Lamb, John George Dalkeith ('Keith') (1919–2011), horticultural scientist and plantsman, was born on 19 August 1919 in Dublin, the younger son of John Lamb, who had been a doctor in the British army, and his wife Constance (née Johnston). Constance's father, also a doctor, was a first cousin of George Bernard Shaw (qv), and her grandfather Charles Bolton Johnston had established and managed Mount Jerome cemetery in Dublin in the early nineteenth century.
Lamb became deaf in childhood, and had to develop proficiency in lip-reading. Educated at Wrekin College, Shropshire, England, he studied agricultural science at the University of Reading. He returned to Ireland to work in horticultural research from 1947, and sought the plant species most suitable for horticultural purposes in An Foras Talúntais/The Agricultural Institute, located at Johnstown Castle, Co. Wexford. At the same time he undertook post-graduate research and was awarded a Ph.D. degree in 1949 by UCD for his thesis, 'The apple in Ireland: its history and varieties'. A monograph with the same title was published in 1951, and was widely used by botanists and horticulturalists. Lamb had travelled throughout the country, sometimes by bicycle when petrol was still rationed after the second world war, collecting and identifying more than fifty local varieties. His collection of heritage apple trees was destroyed in 1970 during building work in what had been Albert College, later to become Dublin City University, but Lamb's expertise on old apple varieties, developed over fifty years, was recognised and honoured when the Lamb–Clarke Historical Irish Apple Collection was inaugurated at UCD in 1999 (Professor E. J. Clarke of UCD had also worked on apple growing). The commercial production of blueberries in Ireland was started after Lamb successfully trialled American high-bush species in the late 1940s.
In 1961 Lamb took up a post at Kinsealy, the Agricultural Institute's north Co. Dublin research centre, during which he developed an international reputation in plant propagation, and co-wrote Nursery stock manual (1975), a standard vade mecum used throughout the industry, revised many times, and still in print after forty years. Lamb retired as senior principal research officer in 1982, and he and his wife went to live again at Woodfield, near Clara, Co. Offaly, the family's ancestral home, where his parents had lived until their deaths in 1959.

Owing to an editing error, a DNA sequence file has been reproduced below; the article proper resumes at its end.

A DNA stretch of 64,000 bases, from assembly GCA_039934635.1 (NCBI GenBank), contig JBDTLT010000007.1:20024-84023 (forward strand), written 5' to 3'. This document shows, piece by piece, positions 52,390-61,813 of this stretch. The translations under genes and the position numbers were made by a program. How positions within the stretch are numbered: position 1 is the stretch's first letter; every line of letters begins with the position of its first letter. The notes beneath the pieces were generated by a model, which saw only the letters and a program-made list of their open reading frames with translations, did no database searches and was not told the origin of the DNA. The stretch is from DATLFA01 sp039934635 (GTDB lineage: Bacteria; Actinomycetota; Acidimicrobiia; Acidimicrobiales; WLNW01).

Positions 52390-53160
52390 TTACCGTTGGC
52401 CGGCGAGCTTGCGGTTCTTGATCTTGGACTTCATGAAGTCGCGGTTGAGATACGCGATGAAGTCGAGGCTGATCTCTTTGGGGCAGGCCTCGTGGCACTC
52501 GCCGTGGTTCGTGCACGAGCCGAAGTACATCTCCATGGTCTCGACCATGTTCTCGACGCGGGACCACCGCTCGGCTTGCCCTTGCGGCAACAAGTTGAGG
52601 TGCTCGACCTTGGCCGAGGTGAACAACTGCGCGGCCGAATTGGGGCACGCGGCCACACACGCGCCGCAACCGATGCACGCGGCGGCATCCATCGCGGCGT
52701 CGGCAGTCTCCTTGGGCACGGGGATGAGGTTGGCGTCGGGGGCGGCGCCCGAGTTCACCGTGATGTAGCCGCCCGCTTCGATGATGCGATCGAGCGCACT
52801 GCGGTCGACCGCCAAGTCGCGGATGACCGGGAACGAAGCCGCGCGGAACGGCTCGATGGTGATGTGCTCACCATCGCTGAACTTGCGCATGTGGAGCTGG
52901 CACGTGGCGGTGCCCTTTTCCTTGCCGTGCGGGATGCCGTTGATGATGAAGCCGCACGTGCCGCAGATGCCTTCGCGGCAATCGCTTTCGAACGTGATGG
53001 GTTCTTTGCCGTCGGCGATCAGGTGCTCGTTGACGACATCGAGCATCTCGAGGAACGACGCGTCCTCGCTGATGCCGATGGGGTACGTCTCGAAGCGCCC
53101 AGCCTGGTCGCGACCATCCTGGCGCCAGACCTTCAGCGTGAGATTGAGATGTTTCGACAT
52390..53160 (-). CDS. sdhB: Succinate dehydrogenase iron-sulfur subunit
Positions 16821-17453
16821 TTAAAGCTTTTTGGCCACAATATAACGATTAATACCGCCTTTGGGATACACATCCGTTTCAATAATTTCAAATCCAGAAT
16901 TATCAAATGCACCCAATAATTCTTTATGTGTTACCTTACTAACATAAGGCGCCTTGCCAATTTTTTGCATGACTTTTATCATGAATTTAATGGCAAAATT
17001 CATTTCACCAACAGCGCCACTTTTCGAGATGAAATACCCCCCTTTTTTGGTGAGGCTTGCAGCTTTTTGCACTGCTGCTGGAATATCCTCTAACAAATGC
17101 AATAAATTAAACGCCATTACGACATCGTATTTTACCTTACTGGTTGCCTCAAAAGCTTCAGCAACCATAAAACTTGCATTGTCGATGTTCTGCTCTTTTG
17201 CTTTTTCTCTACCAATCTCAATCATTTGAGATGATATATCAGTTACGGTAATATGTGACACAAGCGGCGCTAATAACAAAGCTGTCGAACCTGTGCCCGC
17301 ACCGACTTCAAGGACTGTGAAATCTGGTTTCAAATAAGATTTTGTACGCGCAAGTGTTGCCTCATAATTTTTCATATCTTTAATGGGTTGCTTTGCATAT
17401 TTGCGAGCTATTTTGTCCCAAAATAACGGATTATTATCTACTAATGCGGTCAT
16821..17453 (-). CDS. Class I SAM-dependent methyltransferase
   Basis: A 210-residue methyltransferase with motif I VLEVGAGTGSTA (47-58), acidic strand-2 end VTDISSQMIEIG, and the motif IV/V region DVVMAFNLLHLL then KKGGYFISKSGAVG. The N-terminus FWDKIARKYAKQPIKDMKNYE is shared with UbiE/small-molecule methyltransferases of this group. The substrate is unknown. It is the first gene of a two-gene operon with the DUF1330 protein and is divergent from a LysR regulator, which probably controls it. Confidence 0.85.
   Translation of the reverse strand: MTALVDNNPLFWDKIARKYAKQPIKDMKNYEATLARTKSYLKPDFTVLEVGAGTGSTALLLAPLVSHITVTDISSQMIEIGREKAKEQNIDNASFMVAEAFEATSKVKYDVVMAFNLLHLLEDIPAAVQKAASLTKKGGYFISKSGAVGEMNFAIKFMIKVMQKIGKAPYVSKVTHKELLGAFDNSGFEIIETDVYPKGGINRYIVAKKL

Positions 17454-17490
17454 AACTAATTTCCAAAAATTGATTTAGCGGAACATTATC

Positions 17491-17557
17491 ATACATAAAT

There Lamb and his wife developed the existing garden, and he created a second international reputation among gardeners and plantspeople. His collection of alpine plants, displayed to great advantage in specially created raised beds, attracted knowledgeable visitors and horticultural society groups from all over Ireland and around the world. Lamb happily shared specimens of many of the exotic and recherché plants that he persuaded into memorable growth in the woodland garden and other habitats round his home. Several new plants were collected and/or propagated by Lamb, including Prunus x incisa 'Woodfield Cluster', one of his earliest successes; 'Fairy Gold', a daffodil that resulted from a cross in the 1940s and was named in 1998; and a snowdrop, Galanthus 'Castlegar', that he found in the garden of Castlegar House, Co. Roscommon.
A founding member, and afterwards an honorary member, of the Irish Garden Plant Society, he was also president of the Royal Horticultural Society of Ireland (RHSI), an honorary life member of the Royal Dublin Society, a member of the International Plant Propagators' Society, and a recorder of new native plant finds for Offaly for the Botanic Society of the British Isles. Co-author of Peat in horticulture (1982), he understood the value of peat in the garden and the importance of Irish bogs in the environment and ecosystem, and became an enthusiastic supporter of the Irish Peatland Conservation Council. In 1982 he was awarded the RHSI medal of honour, and was also recipient of the Institute of Horticulture award (1997), the Euro-Toques award of merit (2002) and the Kildare Medal (2007). He and Woodfield featured in an instalment of the RTÉ programme A growing obsession in 1987.
Lamb's expertise in plant identification and in horticulture led to a number of articles in specialist and other journals, the last in 2010, when he was 90. In 1995 the National Botanic Gardens published A history of gardening in Ireland, co-written by Lamb and Patrick Bowe; it marked the bicentenary of the Botanic Gardens, and collected a wealth of information about Irish gardens generally.
Lamb raised a pink camellia in his garden at Malahide, which was given the name C. reticulata 'Helen Lamb', in honour of his wife, Helen (1917–2011). They married on 10 May 1952 in St Michan's church, Dublin. Keith's helpmate and support for fifty-nine years, Helen was a daughter of Theodore Cronhelm Tobias, a Dublin barrister. She was a scholar of TCD, a classicist and, before her marriage, headmistress of Hillcourt School, Dún Laoghaire; her poetry and letters to the editor frequently appeared in the Irish Times. Keith Lamb died on 27 January 2011, and Helen nineteen days later; they were buried together in St Brigid's church, Clara. They were survived by two daughters and a son.